This ultimately contributes not only to the housing crisis in Metro Vancouver, but also to the gentrification of low-to-mid income neighbourhoods, as many of the tenants evicted from these neighbourhoods tend to be marginalized, impoverished, or a combination of the two.

Global reported that Low Tide has renovicted at least 18 properties in Vancouver’s northeast. Some of these spaces had previously belonged to arts and culture organizations and non-profits, many of which relied on donations and event revenue. Index Gallery at 1305 Powell Street was one of these properties. The Gallery was an East Vancouver arts and events space run by local film producer Nathan Drillot.

Merge, another art space that shared the building with Index, was also pushed out by the renoviction. On April 14, a post was made on the Merge Facebook page which read, “Over the last five years, we’ve loved being part of a community of listeners, creators, and friends old and new. We’ve stewarded a gathering space that supports interdisciplinary creative development while helping create personal connections that may not have happened otherwise. And we’ve had a whole lot of fun.”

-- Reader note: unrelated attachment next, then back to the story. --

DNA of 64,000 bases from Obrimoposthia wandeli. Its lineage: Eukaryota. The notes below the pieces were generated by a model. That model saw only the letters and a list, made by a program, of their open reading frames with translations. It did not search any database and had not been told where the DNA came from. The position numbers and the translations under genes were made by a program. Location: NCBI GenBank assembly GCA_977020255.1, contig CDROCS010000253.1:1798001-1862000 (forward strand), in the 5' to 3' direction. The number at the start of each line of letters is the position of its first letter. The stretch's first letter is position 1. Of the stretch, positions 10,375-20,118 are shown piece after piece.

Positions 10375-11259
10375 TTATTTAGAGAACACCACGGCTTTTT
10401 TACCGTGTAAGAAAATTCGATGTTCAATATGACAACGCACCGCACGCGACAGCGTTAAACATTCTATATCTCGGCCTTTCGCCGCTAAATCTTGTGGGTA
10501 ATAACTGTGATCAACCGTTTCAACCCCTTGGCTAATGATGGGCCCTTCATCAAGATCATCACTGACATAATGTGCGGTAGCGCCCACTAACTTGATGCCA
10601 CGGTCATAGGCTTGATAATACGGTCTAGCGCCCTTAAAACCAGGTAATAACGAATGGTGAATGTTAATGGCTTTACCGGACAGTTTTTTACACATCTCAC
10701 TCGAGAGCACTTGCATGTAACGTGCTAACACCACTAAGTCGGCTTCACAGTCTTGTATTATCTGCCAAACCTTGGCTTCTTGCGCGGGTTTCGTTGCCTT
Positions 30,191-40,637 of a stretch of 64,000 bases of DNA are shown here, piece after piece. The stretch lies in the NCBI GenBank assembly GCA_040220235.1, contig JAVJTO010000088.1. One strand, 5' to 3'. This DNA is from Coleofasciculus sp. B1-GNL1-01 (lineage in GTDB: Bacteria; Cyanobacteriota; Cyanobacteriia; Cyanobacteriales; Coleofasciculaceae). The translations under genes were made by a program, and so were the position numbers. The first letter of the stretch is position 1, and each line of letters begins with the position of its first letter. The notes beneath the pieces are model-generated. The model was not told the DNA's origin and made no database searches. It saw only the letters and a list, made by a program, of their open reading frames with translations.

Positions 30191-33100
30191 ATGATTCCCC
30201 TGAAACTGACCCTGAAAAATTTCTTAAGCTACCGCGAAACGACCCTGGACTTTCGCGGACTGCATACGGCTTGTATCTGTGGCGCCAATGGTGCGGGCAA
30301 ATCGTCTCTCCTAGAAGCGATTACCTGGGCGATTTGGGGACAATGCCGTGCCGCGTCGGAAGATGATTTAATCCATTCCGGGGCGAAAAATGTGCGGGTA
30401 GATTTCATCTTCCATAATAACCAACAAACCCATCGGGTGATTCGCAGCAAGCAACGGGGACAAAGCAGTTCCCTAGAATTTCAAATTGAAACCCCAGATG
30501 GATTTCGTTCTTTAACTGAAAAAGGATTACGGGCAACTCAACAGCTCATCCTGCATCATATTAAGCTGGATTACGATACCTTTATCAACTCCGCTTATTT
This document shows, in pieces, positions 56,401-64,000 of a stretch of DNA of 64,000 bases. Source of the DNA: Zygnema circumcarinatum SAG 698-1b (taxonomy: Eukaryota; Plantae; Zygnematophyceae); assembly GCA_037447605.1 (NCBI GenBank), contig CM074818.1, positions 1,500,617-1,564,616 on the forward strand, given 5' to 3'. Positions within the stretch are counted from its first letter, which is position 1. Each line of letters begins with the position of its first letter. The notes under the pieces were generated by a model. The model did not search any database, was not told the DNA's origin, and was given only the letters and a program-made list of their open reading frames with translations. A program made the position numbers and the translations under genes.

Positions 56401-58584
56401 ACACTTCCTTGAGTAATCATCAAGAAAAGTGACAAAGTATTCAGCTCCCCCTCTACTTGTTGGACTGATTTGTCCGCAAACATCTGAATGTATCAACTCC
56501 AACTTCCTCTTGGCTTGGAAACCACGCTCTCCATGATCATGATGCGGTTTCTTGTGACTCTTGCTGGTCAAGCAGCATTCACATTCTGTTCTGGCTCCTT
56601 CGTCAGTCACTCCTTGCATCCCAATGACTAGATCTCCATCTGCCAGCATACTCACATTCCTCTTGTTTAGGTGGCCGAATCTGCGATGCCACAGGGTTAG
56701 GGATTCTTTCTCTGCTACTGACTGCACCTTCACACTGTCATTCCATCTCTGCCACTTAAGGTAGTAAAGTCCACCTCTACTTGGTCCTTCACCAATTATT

“Unfortunately, we’ve been given notice to vacate as of June 1 due to renovations of the entire building,” it continues.

There are some politicians who are speaking out against renovictions. Vancouver City Councillor Jean Swanson considers the erasure of arts spaces especially alarming. As a long-standing advocate for affordable housing, Swanson feels that art “can help catalyze work for change” and that “resistance to tyranny starts with artists.”

Beyond their cultural importance in a city like Vancouver, Speck says galleries like Index and Merge “created safer neighbourhoods and stimulated the economy.” Their renovictions “keep [those] properties empty due to the exorbitant rent increase” and result in artists “being pushed to the margins and losing their homes and their studios,” she argues. This, in turn, could mean that their neighbourhoods might see an increase in crime and poverty.